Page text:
Herbin' in the Kootenays: Botanicals in everyday life

It's no secret that I love herbs.
Because of this nerdy-ness, I always seek out herb gatherings, conferences, workshops-- anything to continue learning about all that herbs have to offer.

This past weekend I went to Kootenay Herb Conference in scenic Creston, BC. What a setting to learn about herbs! A beautiful creek nearby, giant cedars sheltering tents, and meadows of wild flowers and medicinal "weeds". 
The beauty didn't stop with the outdoors; no detail was overlooked. Wild flowers adorned the space, from bouquets on the table, to foraging baskets greeting you at the door. The love of herbs was palpable, and it was comforting to talk the language of plants with like-minded individuals.

The theme of this year's conference was Herbs: Part of Everyday Life. Many of the talks focused on food as medicine and how we can incorporate medicinal herbs as part of nutrition. Amongst other topics, we learned about culinary herbalism, fermentation, and the power of "black" or anthocyanin-rich food.
Not only did the talks inspire me, but herbs accented every provided meal- calendula & nasturtium heads in salads, lavender shortbread, borage flowers topping desserts, hyssop flatbread, sauces and dressings with herbal infused oils-- heaven! 
My oh my, my food since returning home is longing to be adorned with edible flowers and infused with botanical medicine. Future posts coming from this inspiration!

We also explored the energetics of plants-- something I feel like I haven't had the opportunity to do much of in my education. We touched, tasted, smelled and experienced what the herb needed to tell us.
As practitioners, not only are we mindful of the constituents and actions indicated for our patient, but must choose herbs and formulate based on the constitution and very nature of the individual we're treating.
Sharing this experience with other herb lovers was nothing short of magical.

Lotus corniculatus  (Bird's foot trefoil) accenting the road. Such a stunning flower!

Lotus corniculatus (Bird's foot trefoil) accenting the road. Such a stunning flower!

If you're at all passionate about botanical medicine I urge you attend herbal conferences. I aim to do one larger conference or course a year to feed my knowledge and keep my passion for herbs strong.
A few tips to maximize your investment or help you choose conferences:

  • Volunteer. If the conference has the option to volunteer, this is not only a great way to save money but to give back to the conference. Volunteering also gave me the unique experience of connecting with other volunteers and supporting the speakers.
  • Ask if they have a student discount. If you're a student and money is tight, don't let this be the main detraction for your attendance. Contact registration and see if they offer a student discount. This is also incentive as a student to attend as many conference as you can!
  • Connect. Chat with the speakers and conference attendees. You learn so much in these interactions and create a network for future contacts. I'm grateful to have gained a couple of opportunities for mentorship from this past conference.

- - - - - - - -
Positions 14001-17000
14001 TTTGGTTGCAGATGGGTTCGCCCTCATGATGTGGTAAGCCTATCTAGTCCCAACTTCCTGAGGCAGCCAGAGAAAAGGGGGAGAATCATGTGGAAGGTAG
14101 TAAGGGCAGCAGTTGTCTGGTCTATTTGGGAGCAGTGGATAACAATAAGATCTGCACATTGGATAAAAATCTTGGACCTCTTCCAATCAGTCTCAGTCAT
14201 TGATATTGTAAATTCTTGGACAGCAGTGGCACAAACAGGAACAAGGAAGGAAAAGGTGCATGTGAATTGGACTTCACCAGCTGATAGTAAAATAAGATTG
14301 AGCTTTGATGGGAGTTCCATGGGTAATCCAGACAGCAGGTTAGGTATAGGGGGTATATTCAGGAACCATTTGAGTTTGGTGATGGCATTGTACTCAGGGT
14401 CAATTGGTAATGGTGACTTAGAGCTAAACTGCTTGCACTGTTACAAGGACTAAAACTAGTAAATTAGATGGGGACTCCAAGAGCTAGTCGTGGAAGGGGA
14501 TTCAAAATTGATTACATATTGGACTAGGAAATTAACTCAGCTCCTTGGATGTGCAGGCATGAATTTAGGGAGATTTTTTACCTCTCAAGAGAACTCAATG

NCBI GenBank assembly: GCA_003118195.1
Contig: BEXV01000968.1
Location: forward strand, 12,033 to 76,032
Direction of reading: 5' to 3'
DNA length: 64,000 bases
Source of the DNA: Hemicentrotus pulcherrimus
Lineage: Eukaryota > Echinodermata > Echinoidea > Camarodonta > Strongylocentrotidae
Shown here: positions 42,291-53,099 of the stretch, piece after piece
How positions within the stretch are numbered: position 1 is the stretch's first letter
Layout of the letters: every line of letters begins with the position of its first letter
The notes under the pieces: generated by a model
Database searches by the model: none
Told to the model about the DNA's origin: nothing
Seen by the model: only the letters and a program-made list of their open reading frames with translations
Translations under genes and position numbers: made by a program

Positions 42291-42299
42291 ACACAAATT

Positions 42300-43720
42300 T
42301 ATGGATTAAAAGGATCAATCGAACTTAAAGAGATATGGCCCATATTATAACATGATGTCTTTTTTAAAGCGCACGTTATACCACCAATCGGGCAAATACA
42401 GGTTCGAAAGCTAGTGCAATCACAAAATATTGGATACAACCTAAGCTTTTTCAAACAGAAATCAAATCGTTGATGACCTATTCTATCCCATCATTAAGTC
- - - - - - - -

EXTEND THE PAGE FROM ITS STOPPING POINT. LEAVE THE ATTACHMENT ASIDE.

• Pick conferences near and far! I can't think of a better excuse for a vacation. The conference drew me to the Kootenays an area that I typically drive through rather than stopping and exploring. Vacations can be planned around the conference, or the conference itself can be your "mini-vacay".
    I did a course on Vancouver Island last year, again which was the perfect excuse to enjoy the island. I also attended a herbal gathering in Alberta where I will return after completion of my schooling. It was great to get back home and meet herbalists and clinicians that I will in the near future work alongside. 
  • Be a tad picky. While I want to go to every herbal gathering and opportunity, I know I have to be realistic with my bank account and also my time. Check ahead if there's a theme to the conference or speakers you're drawn to and want to learn from. This helps me choose between courses and conferences and divvy up my investment.
  • Don't feel like you have to be an expert. Conferences aren't just for practitioners. Even if you feel like you're over your head, you'll come away learning something. You can always look back on those notes as you continue to learn. The inspiration of what's out there and what's untapped in your knowledge can be inspiring and motivating.
Herb Walk discussing historical & medicinal uses.

Herb Walk discussing historical & medicinal uses.

The Kootenay Herb Conference was exactly what I needed to reconnect infusing botanical medicine into my everyday life, invigorate my love for herbs, remain humble with my knowledge and use of plants, and to be present and "listen" to what the plants have to teach.

Been to any great herbal courses or conferences lately? What's your favourite thing to learn about botanical medicine?
Drop me a line in the comment section below or tag me on instagram with #herbinfusedlife.

Yours in perpetual herb nerdy-ness,

 ♥ B.